Long story short after two stops for me to recover a bit we made it up there. The scenery magnificent and the cave paintings were too dangerous to climb the last bit but it felt such a privilege to see them, even though I couldn’t get up close and personal and he seemed unwilling to go up, even though he claimed he had before (he had to say that in front of his bird didn’t he!) Although a cynic like me felt they could have just been done by a villager, they have been verified and as I found out later the whole plateau had been covered in water in ancient times hence the height of all these caves dwellings and paintings in this area.

young lovers lead the way

These paintings were not of some Michelangelo of the times but still were very touching. As in the other caves in the area red and white were visible. Minerals for painting are easily accessible from all the rocks around and these doodles look like the red were from an earlier time. A little hand visible, human figures, what looks like maize and a couple of weird scribbles, one looks like a fish with big eyes. Here we are in the area of the cave of Guila Naquitz that I was going to go to but was too knackered to after my second lot of caves.

Where the hike began to the top centre

We went back down and I was humbled by actually feeling the ancestry of these people. The small village itself is mud-brick dwellings and the track there for the most part is a bumpy old route to the village. Along with the old farmer plowing with his oxen it has also it’s feeling of being locked in time.

Slide show below: click buttons under for more pics

He drove me back to Mitla unwilling to take me to the next cave system and explained that it was a little territorial as all the small villages have been exploited in the past getting no revenue from money being made on their land, hence the closure of Hieve el Agua (sort of over the other side of the mountain). There has been a fierce five-year fight by the poor villagers and landowners there as they were getting nothing for the tourism, it’s a case of victory of the poor, over bureaucracy and those greedy bastards in high places. Now it would seem they are running the show.



Bucolic scene at the base of the cave complex

Some blurb for you from UNESCO

This property lies on the northern slopes of the Tlacolula valley in subtropical central Oaxaca and consists of two pre-Hispanic archaeological complexes and a series of pre-historic caves and rock shelters. Some of these shelters provide archaeological and rock-art evidence for the progress of nomadic hunter-gathers to incipient farmers. Ten thousand-year-old Cucurbitaceae seeds in one cave, Guilá Naquitz, are considered to be the earliest known evidence of domesticated plants in the continent, while corn cob fragments from the same cave are said to be the earliest documented evidence for the domestication of maize. The cultural landscape of the Prehistoric Caves of Yagul and Mitla demonstrates the link between man and nature that gave origin to the domestication of plants in North America, thus allowing the rise of Mesoamerican civilizations.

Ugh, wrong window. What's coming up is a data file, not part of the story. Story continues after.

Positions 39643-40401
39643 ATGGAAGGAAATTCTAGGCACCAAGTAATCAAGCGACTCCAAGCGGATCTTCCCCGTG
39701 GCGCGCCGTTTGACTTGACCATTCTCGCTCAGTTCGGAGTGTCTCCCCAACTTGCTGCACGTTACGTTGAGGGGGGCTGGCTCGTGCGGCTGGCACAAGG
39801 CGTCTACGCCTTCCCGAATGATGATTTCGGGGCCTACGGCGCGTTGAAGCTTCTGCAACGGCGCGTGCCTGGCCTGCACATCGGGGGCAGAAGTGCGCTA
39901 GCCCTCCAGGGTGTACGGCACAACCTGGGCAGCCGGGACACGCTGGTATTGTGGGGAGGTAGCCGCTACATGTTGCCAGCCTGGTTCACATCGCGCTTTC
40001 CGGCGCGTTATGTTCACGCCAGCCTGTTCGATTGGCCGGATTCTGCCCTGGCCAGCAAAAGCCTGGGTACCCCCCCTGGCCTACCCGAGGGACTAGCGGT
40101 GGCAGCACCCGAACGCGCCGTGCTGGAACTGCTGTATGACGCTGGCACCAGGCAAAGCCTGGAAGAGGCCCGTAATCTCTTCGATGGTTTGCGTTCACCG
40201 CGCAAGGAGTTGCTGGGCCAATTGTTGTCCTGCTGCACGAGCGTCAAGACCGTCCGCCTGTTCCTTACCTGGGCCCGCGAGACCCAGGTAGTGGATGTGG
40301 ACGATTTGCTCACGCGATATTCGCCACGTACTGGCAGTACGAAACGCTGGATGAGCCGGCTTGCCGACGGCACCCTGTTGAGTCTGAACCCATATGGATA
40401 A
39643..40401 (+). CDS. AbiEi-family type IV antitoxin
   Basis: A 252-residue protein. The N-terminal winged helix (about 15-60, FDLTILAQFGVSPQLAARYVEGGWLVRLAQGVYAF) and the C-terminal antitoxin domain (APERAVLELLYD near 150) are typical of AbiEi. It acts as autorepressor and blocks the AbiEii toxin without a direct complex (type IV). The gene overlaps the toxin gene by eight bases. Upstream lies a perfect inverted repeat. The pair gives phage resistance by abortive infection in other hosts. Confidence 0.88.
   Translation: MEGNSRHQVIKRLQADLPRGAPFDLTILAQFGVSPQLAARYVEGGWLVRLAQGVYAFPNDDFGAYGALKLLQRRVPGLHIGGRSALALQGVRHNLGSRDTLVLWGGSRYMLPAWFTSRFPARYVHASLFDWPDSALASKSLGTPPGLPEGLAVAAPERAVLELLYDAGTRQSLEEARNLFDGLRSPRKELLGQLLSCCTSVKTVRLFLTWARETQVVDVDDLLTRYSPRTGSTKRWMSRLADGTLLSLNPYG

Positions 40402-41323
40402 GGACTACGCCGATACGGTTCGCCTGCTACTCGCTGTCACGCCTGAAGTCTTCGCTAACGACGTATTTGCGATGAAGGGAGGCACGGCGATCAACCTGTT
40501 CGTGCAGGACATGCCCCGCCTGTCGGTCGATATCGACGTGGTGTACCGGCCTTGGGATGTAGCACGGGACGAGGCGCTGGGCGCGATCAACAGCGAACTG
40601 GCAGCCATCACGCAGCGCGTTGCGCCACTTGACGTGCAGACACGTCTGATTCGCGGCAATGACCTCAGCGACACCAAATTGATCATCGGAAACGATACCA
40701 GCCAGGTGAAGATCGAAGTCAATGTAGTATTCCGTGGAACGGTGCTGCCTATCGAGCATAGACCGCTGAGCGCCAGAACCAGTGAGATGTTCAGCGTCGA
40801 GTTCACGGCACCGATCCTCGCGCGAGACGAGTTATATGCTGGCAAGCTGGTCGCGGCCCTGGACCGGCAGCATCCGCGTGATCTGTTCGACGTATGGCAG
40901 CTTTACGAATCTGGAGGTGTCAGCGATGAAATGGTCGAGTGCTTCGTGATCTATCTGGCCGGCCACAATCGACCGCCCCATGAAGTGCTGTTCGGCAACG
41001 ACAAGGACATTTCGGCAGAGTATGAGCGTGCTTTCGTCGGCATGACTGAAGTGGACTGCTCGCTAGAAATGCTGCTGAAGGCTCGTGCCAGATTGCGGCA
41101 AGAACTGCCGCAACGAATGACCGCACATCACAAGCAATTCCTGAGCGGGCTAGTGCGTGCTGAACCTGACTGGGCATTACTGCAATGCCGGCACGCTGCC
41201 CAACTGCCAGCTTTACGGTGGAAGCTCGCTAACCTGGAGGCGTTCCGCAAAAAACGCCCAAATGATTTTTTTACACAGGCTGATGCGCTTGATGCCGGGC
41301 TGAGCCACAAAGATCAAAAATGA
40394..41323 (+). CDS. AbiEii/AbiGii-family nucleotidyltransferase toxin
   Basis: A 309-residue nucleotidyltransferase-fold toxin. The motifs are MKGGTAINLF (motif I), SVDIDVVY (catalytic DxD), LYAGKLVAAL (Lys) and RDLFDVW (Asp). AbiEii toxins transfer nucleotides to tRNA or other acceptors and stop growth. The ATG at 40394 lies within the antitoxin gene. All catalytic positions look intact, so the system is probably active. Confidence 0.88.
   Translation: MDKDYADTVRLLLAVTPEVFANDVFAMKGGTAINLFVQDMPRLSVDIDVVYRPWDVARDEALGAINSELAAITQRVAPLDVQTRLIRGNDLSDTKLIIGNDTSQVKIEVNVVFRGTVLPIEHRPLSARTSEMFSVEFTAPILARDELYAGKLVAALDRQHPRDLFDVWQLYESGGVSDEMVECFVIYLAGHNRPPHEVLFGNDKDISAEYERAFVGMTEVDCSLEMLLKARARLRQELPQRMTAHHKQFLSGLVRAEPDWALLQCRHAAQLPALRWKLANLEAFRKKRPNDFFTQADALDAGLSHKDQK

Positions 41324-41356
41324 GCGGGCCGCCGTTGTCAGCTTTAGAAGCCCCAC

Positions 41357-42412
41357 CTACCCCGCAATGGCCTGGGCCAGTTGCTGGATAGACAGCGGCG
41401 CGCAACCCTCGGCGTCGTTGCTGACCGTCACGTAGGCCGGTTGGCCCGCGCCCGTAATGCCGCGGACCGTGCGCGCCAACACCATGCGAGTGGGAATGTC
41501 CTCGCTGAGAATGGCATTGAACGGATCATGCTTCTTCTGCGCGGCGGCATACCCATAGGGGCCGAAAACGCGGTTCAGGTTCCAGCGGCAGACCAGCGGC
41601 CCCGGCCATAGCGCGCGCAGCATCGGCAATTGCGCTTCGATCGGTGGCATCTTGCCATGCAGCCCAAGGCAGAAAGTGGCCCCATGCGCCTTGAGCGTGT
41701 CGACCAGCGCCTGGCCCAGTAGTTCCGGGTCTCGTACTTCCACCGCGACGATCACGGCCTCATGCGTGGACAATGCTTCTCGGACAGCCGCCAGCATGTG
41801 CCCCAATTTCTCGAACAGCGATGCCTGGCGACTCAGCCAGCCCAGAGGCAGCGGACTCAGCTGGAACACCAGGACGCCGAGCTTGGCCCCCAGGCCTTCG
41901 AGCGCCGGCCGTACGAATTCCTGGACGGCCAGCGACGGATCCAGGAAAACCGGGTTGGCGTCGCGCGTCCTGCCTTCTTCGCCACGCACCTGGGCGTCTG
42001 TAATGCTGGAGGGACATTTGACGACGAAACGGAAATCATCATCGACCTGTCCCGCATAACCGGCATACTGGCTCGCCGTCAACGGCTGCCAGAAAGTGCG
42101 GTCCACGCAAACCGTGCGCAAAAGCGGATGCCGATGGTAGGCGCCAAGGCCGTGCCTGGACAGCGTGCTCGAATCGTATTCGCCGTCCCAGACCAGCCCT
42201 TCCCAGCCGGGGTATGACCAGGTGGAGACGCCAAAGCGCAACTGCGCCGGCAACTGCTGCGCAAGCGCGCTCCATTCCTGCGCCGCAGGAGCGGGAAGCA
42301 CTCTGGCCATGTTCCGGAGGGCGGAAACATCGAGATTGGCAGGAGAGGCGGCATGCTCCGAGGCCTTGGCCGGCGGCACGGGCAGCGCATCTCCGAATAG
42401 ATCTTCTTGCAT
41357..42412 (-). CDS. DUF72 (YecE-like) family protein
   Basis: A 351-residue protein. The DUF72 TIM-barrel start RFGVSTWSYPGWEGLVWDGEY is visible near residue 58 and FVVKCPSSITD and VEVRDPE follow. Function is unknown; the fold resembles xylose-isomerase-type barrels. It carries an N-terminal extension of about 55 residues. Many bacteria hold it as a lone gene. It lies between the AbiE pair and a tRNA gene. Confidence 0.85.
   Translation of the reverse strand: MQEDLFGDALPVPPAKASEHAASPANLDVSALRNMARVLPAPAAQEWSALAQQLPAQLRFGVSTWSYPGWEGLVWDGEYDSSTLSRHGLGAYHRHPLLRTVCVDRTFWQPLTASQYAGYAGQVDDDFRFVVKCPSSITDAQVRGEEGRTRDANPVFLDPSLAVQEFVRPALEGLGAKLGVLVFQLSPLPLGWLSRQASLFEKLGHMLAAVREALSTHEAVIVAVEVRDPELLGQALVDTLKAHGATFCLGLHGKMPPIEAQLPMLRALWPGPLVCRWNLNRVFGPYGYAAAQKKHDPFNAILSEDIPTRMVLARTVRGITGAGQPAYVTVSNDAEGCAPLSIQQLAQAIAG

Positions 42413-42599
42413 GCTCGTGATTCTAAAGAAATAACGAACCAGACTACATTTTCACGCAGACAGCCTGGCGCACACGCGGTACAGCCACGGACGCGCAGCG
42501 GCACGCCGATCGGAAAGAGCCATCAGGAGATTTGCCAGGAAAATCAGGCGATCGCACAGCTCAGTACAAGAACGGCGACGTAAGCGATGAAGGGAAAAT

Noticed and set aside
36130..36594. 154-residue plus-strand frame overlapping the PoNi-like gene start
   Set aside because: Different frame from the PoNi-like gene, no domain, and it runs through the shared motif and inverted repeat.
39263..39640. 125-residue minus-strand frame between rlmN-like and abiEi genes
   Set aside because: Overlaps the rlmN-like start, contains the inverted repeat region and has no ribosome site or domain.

Devils cave lies on the other side of the valley

Of course, I’m saving the best, but my initiation about trekking across agave fields, streams and meadows then climbing up a mountain with rocks and rock faces and nearly having three heart attacks, only to crane my neck to see the ancient art as it was not possible to go higher, was a piece of piss in comparison to the Mitla Prehistoric Caves. Still it sends shivers through you and if you’re daring you could try to climb up and get closer.

When I got back to Mitla collectivo cab station the guy organised a tuk-tuk for me to these caves. A long and bumpy ride on a dust and rock track and over a brook ensued and the breathtaking scenery all around got me in the mood to walk in ancestral shoes.

Even an ox pulled plough over the fields, seemed almost staged in this bucolic paradise. The guy I shared a ride with said it was really close not like Xaaga so I told the tuk-tuk to come back in an hour. Joke. I walked over an improvised metal bridge that crossed a fast-flowing torrent. It wasn’t far to the point when grizzled old Celestine ambushed me from behind a bush demanding a whopping 250 pesos. 50 for entrance and 200 for him. I was really indignant at first but I was there so really wasn’t going to let this final hurdle faze me and after all, I had paid 200 to the previous cab driver to walk me to the caves. I paid up but was pissed off, I’m an arrogant bitch sometimes.